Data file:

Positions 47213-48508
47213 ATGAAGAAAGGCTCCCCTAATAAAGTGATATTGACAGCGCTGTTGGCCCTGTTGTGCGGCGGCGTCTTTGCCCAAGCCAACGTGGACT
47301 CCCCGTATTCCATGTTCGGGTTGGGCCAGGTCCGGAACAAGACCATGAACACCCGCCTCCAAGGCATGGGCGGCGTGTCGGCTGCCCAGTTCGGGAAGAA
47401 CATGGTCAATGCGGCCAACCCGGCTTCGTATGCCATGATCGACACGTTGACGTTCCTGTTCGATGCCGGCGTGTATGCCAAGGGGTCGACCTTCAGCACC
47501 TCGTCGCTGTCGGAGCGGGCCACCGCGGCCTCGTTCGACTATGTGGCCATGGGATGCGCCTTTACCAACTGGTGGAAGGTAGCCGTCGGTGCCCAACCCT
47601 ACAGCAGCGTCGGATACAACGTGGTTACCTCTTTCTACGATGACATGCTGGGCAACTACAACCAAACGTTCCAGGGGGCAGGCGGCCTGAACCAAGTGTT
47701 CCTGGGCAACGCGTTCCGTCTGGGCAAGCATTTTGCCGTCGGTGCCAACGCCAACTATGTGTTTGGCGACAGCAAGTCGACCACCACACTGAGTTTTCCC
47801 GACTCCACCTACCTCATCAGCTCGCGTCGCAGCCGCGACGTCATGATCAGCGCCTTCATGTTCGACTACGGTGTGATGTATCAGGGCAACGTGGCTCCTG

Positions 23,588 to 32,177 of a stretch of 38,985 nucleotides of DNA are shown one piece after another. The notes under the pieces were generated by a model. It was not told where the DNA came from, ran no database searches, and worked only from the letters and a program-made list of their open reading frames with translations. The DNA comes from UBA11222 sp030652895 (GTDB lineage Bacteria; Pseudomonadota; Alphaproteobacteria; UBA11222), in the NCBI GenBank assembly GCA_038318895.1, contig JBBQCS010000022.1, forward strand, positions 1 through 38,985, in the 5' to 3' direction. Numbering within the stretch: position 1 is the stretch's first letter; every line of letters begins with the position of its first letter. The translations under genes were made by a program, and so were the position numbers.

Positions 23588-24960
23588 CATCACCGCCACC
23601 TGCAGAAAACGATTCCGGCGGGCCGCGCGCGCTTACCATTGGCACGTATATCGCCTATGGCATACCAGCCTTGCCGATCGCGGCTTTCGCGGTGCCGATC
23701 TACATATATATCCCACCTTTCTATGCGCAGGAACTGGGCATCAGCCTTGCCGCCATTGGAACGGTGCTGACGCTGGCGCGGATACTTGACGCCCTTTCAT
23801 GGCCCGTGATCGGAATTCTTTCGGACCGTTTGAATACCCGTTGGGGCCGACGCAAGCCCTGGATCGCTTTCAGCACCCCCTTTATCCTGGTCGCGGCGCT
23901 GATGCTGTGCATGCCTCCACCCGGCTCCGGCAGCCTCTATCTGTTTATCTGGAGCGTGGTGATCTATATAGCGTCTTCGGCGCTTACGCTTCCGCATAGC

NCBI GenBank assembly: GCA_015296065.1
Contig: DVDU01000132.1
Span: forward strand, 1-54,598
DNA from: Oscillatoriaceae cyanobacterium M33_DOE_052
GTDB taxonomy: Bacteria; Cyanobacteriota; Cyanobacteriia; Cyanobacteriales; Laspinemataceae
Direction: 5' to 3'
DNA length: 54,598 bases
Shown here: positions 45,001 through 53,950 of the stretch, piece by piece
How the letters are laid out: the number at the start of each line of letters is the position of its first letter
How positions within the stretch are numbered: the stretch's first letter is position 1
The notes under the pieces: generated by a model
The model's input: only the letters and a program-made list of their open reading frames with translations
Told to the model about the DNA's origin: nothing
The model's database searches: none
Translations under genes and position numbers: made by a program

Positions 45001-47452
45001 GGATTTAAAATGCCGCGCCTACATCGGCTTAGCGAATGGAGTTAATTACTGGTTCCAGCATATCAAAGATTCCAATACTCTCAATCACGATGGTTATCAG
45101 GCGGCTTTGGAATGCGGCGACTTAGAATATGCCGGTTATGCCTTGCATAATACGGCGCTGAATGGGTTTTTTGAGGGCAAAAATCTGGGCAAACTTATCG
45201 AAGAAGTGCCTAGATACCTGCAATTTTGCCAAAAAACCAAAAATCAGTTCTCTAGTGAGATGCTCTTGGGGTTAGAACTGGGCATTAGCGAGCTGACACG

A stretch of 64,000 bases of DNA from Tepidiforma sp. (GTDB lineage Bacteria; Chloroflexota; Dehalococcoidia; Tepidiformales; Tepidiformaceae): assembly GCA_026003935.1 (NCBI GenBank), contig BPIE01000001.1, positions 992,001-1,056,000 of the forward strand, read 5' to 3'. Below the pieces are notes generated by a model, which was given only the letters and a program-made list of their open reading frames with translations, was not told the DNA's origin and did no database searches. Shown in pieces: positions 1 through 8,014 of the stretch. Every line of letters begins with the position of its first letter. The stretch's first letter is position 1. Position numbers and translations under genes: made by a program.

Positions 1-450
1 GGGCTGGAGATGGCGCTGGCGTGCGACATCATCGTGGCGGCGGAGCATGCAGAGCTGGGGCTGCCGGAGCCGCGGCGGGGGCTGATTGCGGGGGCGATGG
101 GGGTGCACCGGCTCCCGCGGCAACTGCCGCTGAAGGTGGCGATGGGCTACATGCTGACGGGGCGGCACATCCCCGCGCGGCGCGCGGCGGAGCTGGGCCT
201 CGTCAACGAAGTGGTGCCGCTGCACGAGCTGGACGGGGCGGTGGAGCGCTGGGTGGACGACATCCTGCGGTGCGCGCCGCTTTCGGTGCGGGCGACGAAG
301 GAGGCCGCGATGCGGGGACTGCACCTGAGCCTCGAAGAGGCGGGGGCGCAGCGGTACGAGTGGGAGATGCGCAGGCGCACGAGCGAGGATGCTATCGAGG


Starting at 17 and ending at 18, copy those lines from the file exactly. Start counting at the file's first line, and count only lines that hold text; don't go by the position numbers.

Contig: DVDU01000132.1
Span: forward strand, 1-54,598